Chinese food is one of the most popular types of cuisine, especially dishes inspired by chefs from the Cantonese and Szechuan regions of China. Cantonese food is often steamed or stir-fried and typically has a sweet and sour flavor. Szechuan (sometimes known as Sichuan) tends to be hot and spiced with peppercorns or red pepper. Some of the specialty Chinese recipes that we in the U.S. tend to like most are General Tso’s chicken, lo mein, kung pao, and chow mein. But while these entrees may look complicated and use ingredients that sound foreign, making them at home is not as difficult as you might think. With just a few staple items, like sesame oil, wheat flour or rice noodles, vegetables (bok choy and snow peas, just to name two), and soy sauce, you, too, can make your favorite Asian food in your own kitchen…
Chinese Noodle Recipes
Noodles are a staple of Chinese cuisine. You’ve probably eaten low mein or chow mein at some point. Since “mein” means noodles in Chinese, anytime you set out to prepare a dish that has this word in its name, you know you will need Asian egg noodles made with wheat flour, or use rice noodles for a slightly different taste and texture. And since a lot of Chinese recipes use many of the same ingredients – a protein, vegetables like shiitake mushrooms, Chinese cabbage, shredded carrots – and a few types of sauces and seasonings, once you master one noodle dish, you can master many in no time. A good rule of thumb is to have ginger, garlic, soy sauce, and sweet and sour sauce on hand, too.
Chinese Main Dish Recipes
Chinese main dishes can often be more straightforward to make at home than some noodle or rice dishes. They typically call for stir-fry protein and vegetables with sauce and spices. Some popular Chinese entrees you can easily make for your family are kung pao chicken, orange beef or orange chicken, sesame chicken, sweet and sour pork, and cashew chicken. Most of these dishes call for stir-fry veggies, unique ingredients, like cashews, sesame seeds, sweet and sour sauce, and then a protein – usually pork, chicken, beef, shrimp, or tofu. You can follow a recipe to the T, or for a typical dish that tastes exactly like your favorite Chinese takeout, use the same seasonings and sauces that your local Chinese chef uses: garlic, hoisin sauce or soy sauce, and for some heat, crushed red pepper or Chinese hot mustard sauce. If you want to make your hot mustard, you need dry mustard powder and water. To tamp down the heat, add vegetable oil. Or to create a more complex flavor, use sesame oil or rice vinegar.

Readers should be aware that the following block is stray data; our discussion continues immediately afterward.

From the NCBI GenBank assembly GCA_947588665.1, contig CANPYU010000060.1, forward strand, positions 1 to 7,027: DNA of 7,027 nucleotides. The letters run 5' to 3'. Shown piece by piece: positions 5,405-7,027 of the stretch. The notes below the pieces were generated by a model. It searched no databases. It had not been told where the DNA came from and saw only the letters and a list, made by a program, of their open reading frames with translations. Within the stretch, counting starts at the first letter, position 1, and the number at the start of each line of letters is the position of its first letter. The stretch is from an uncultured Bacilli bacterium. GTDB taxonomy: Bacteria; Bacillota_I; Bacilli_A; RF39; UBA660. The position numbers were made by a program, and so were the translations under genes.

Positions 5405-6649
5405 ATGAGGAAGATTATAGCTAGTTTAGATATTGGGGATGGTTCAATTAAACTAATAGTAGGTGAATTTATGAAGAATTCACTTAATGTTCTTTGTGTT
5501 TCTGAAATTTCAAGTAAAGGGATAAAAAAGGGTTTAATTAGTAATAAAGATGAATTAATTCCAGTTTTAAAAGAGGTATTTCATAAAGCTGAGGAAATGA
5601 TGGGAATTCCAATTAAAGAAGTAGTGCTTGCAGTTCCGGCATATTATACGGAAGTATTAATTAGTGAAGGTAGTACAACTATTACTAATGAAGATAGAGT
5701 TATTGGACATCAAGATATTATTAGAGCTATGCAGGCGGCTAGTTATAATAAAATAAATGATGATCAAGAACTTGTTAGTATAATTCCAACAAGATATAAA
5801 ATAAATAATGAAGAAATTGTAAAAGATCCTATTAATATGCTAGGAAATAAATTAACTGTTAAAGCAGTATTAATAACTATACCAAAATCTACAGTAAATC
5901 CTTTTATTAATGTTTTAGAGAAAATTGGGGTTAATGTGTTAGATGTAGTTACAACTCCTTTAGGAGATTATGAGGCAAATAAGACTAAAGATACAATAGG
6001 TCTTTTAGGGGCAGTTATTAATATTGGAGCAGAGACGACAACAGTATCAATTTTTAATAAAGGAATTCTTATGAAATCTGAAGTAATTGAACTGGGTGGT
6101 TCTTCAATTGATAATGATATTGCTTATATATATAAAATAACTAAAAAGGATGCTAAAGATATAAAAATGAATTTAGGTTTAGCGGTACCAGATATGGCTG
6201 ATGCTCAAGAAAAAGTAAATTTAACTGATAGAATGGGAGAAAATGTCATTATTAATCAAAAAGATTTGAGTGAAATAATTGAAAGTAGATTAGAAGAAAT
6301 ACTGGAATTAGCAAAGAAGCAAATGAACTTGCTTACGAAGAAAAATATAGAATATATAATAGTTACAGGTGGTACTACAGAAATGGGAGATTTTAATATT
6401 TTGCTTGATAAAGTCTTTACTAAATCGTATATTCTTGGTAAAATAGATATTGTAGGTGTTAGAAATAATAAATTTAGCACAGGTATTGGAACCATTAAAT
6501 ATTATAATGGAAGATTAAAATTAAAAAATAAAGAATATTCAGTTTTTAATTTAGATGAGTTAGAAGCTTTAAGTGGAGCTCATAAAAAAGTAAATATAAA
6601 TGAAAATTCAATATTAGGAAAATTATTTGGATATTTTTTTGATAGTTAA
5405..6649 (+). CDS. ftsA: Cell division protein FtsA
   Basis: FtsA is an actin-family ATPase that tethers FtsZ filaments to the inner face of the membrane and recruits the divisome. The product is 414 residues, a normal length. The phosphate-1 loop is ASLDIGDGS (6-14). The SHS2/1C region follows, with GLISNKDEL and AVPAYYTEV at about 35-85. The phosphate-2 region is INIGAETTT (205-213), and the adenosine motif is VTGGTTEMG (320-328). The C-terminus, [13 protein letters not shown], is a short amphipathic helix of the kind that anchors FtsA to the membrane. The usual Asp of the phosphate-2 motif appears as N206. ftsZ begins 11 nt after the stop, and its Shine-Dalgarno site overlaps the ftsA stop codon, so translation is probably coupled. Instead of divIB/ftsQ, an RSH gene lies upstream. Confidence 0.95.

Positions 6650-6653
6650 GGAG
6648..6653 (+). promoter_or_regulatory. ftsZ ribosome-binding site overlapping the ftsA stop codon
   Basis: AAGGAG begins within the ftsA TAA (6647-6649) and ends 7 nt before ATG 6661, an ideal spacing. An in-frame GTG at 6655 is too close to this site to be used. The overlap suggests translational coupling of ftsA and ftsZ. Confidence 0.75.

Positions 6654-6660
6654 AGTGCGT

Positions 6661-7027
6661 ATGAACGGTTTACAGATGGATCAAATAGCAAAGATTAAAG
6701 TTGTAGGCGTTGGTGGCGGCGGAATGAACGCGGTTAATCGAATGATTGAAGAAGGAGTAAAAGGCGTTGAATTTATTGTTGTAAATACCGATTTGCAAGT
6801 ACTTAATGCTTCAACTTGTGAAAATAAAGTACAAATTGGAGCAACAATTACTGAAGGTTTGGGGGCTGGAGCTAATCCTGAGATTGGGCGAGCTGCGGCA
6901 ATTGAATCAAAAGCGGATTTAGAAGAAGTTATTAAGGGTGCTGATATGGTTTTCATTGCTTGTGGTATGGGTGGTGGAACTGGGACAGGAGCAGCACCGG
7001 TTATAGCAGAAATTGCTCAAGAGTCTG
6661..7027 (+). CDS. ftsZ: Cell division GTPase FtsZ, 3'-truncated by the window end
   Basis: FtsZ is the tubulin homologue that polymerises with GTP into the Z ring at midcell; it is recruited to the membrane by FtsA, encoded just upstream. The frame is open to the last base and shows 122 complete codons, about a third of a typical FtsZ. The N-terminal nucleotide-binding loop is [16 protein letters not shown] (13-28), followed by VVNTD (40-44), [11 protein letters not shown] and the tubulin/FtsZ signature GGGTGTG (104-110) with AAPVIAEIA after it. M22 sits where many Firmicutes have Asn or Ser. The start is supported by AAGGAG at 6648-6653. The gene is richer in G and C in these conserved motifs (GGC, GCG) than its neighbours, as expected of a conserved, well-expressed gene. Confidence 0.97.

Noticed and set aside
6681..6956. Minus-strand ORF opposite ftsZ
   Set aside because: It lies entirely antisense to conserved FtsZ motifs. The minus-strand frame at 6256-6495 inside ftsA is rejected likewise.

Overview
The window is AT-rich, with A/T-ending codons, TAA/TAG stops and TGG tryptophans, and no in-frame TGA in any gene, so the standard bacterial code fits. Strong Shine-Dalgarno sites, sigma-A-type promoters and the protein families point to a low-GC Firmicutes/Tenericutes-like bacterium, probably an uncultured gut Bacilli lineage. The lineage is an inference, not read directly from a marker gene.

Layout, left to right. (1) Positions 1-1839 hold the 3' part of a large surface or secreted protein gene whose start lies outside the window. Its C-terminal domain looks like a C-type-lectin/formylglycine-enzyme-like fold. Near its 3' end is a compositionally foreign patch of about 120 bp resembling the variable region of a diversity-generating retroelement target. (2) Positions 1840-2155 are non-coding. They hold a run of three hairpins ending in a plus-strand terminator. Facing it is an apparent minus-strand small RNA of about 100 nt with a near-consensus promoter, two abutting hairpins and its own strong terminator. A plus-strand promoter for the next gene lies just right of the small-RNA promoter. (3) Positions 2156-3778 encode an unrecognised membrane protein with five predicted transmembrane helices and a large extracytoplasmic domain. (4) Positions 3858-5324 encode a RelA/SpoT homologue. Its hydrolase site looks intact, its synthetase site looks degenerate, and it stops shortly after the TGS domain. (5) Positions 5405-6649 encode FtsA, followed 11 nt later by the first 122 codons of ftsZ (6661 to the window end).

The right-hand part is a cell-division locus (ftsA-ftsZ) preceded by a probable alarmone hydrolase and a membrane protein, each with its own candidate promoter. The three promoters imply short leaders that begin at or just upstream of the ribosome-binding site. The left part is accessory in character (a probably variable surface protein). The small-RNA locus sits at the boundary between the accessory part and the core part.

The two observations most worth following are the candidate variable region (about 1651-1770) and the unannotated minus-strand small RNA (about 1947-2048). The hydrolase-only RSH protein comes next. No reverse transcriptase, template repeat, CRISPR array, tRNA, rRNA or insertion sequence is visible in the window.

Chinese Soups and Roll Recipes
I don’t know about you, but I rarely ever skip the soup and egg roll course when I eat Chinese food. With a few simple, authentic Chinese recipes, you, too, can make egg drop soup, sweet and sour soup, and wonton soup at home, which you can serve paired with a crispy egg roll or a fresh spring roll. To make a classic Chinese egg drop soup, you will need chicken broth, ground ginger, chives, cornstarch, eggs, and salt. The entire recipe takes just 20 minutes to make. Making homemade wonton soup will make you a star in the family. This recipe calls for brown sugar, Chinese rice wine, soy sauce, green onion, ginger root, chicken stock, green onion, and either store-bought wontons or wonton wrappers that you can stuff with your choice of pork loin, shrimp or chicken. Just a touch more complicated than egg drop soup, but very easy to make, nonetheless. Homemade wonton soup won’t take more than 75 minutes from start to finish.
One of the biggest appeals of Chinese cuisine dining is sharing several entrees among your entire party. So don’t hesitate to make three or four main dishes per four or five people. And provide all your favorite Asian-food side dishes and extras – homemade soup, egg rolls, fried rice, a pot of boiling tea, green tea ice cream topped with a fortune cookie, and a glass of rice wine.